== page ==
This is one way to make an entrance. Old Crow, Yukon got two unexpected visitors at the end of March who drove 5,000 kilometres across the country and took a flight into the community to escape COVID-19. People there were not pleased with the arrival.

Chief Dana Tizya-Tramm of the Vuntut Gwitchin First Nation in Old Crow spoke with the couple from Quebec when they arrived in the community on March 27.

"They dreamt about it, pointed at a map, jumped in their car, and now they're in the Yukon," he told the CBC. "They had no idea where they were going or necessarily what they were doing."

The pair, who are believed to be in their late 20s or early 30s, drove more than 5,000 kilometres from Quebec to Whitehorse before they boarded a plane to Old Crow.

According to The Canadian Press via The National Post, the fly-in only community is about 125 kilometres north of the Arctic Circle and has about 250 residents.

After the Quebecers arrived at the airport trying to escape COVID-19, they were met by a Vuntut Gwitchin official who helped them find a place to stay.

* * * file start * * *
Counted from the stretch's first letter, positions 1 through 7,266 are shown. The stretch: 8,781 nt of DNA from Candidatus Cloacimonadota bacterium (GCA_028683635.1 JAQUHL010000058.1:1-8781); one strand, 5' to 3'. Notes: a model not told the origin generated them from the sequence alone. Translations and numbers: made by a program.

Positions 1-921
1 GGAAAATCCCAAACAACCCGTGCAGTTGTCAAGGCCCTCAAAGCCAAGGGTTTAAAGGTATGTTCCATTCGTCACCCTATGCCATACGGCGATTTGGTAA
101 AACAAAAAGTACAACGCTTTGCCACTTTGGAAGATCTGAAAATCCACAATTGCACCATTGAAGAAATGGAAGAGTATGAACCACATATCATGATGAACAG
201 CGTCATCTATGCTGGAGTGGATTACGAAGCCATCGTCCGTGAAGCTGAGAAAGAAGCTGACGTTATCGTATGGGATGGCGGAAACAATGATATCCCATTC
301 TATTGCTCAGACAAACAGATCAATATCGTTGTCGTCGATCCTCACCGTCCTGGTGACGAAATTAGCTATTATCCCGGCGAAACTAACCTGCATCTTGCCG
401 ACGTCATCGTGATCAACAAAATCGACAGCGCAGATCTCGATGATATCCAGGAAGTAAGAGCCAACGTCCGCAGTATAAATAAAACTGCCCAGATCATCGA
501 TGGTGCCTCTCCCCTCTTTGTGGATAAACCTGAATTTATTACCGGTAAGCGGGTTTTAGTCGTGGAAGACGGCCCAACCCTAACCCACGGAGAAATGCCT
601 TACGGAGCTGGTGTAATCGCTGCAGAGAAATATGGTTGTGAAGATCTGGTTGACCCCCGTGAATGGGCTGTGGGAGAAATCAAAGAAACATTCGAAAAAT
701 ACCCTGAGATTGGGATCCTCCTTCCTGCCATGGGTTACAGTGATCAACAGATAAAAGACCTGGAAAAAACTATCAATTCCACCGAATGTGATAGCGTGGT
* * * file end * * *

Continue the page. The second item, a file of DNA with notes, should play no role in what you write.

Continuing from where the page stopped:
"They were actually quite frightened," the Chief said.

They were put on a flight out of the community to Whitehorse on March 29, according to Vice.

One member of the community shared about the couple's arrival on Twitter and said, "this put our community at incredible risk."

Tizya-Tramm told The Canadian Press that the pair had sold everything they had in Quebec before driving across the country and getting on the first flight they could into Old Crow.

However, it seemed like they were not prepared to actually be in the community.

"He got off the plane in sweat pants, a jacket and a hat," said Tizya-Tramm. "He didn't have even mitts on."

Temperatures are cold there and the average high at the end of March hovers around -11 C while the average low is around -25 C.

"I think we want to take an educational approach first, but if we do have to lay charges, we will. So, at this point in time, I'm pretty sure that the couple is just basically getting a slap on the wrist," Tizya-Tramm told the CBC.

As of April 1, Quebec has almost half of all confirmed COVID-19 cases in Canada and Yukon only has five.

Anyone coming into the territory has to self-isolate for 14 days after their arrival.

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